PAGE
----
If we continue linking Hollywood films to what is happening in our countries, we can see four film scenarios that all suggest that America is retreating from supporting popular revolts and is showing the consequences and dangers that arise from terrorism and killings, which thus similarly terrorize the people they are meant to help. Or they suggest that America has begun to see the importance of developing its mental and physical abilities rather than waging war as a result of dependence on modern technology, especially after the losses in Iraq and Afghanistan. In the same way that Batman relied more on the mind, will, and physical force in the recent film than he did in previous films, Hollywood is predicting America’s victory over Iran by crushing its missiles and other projects along with any intention to make nuclear weapons. But these scenarios are common in films and only highlight our need to analyze Hollywood films politically. The trend in filmmaking is to showcase heroes and other characters without really enjoying the real messages of the film, which are often logical. Fictional characters like Batman, Super Man, Spider-Man, Iron Man, etc. have also appeared in films written by Bob Kane and Bill Finger between 1939 and 1943.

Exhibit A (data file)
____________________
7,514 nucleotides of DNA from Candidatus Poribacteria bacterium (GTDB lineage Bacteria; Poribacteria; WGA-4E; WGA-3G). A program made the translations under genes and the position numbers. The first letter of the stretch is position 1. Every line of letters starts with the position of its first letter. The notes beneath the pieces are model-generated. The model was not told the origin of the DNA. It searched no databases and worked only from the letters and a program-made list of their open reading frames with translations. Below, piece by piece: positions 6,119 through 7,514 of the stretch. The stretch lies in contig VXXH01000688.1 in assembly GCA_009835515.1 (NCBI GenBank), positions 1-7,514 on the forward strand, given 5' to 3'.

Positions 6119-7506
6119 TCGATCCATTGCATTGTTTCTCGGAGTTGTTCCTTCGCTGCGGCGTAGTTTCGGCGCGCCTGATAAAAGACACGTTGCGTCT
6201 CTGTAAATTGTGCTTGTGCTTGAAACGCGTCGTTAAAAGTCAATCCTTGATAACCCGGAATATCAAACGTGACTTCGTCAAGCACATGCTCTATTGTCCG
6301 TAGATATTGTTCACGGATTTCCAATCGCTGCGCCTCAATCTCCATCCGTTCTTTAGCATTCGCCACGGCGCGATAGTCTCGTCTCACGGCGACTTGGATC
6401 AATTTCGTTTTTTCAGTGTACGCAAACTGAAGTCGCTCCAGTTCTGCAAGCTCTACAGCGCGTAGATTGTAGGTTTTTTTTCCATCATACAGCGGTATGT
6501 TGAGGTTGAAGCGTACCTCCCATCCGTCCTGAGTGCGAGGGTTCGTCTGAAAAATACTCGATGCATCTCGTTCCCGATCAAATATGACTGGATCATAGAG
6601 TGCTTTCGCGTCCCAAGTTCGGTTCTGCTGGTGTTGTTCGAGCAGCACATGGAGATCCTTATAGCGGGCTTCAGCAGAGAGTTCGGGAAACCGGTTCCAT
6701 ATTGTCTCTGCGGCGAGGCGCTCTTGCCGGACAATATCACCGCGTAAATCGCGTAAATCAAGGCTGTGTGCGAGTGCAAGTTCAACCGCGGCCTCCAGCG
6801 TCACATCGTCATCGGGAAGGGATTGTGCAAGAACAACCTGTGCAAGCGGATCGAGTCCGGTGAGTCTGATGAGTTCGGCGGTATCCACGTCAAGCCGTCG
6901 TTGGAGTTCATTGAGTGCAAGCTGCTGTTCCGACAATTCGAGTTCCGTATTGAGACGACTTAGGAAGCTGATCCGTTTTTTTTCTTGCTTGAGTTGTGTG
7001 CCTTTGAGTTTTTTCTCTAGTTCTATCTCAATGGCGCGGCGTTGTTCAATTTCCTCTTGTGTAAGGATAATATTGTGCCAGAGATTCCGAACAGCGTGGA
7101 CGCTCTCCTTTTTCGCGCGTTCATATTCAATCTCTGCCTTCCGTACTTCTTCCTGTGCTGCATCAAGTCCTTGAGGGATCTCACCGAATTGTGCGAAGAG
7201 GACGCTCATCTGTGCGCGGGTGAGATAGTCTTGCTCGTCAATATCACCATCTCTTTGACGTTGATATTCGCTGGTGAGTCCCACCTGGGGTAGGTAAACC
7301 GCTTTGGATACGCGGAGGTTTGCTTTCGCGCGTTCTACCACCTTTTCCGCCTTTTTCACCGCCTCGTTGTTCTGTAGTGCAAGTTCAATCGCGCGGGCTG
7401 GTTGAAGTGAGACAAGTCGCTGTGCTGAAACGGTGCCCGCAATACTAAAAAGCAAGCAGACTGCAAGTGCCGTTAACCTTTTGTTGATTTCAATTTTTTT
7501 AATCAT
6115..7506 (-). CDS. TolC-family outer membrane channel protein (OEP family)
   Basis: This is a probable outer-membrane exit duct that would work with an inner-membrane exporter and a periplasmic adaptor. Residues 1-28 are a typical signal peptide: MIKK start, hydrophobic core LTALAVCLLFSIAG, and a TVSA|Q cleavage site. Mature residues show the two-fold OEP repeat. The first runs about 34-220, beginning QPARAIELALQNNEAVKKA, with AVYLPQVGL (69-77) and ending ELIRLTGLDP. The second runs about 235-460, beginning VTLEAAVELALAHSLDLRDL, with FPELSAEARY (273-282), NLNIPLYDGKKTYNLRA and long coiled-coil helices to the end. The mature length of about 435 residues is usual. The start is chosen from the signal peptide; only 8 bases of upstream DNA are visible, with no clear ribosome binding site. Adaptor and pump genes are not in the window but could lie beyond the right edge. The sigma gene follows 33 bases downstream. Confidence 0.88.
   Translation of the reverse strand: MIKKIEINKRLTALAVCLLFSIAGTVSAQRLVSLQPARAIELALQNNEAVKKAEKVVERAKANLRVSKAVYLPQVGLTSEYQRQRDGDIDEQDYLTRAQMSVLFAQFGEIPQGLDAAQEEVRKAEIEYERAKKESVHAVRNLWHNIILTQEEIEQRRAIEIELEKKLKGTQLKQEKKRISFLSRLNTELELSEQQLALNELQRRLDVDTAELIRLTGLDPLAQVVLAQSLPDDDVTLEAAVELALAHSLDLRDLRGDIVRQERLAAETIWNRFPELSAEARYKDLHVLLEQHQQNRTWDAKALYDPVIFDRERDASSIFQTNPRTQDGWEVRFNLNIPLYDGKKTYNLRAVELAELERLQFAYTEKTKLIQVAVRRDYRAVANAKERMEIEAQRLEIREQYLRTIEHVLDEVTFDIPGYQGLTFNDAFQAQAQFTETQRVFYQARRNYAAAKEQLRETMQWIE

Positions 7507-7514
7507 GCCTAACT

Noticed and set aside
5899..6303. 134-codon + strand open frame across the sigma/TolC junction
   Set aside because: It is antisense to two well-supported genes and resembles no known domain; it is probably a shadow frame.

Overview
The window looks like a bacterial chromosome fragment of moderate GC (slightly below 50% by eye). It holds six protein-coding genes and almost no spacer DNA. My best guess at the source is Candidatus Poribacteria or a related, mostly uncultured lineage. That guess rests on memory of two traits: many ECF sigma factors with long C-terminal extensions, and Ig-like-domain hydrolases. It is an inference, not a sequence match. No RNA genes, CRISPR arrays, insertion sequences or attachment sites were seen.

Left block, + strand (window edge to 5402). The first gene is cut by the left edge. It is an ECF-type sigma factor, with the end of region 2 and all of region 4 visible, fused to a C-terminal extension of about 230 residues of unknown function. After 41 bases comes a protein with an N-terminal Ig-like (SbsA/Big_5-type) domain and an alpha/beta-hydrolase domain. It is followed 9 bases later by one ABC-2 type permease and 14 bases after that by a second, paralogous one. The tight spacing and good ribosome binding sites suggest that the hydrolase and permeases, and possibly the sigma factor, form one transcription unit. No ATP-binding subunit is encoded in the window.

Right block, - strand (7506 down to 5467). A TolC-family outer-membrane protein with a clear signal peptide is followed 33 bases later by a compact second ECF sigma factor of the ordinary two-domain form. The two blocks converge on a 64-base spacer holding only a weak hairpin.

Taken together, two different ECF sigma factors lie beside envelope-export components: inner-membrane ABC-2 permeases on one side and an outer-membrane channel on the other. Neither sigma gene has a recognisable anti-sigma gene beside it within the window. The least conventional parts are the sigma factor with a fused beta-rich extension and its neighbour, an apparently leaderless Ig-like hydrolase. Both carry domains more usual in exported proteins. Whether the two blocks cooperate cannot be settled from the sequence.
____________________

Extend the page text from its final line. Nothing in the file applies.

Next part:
Everything happening in modern films is in line with the changes of the times and the creativity of new writers, who must prove their merit and potential for innovation. In regard to the theory that all legendary figures or fictional films are symbols in Hollywood intended to mean something else, I bring up “The Avengers,” released last May. In that film, an allied group of heroes and fictional characters join together to fight a space invasion. This must be an indication that we are on the cusp of war with extraterrestrials, or perhaps a metaphor for World War III!!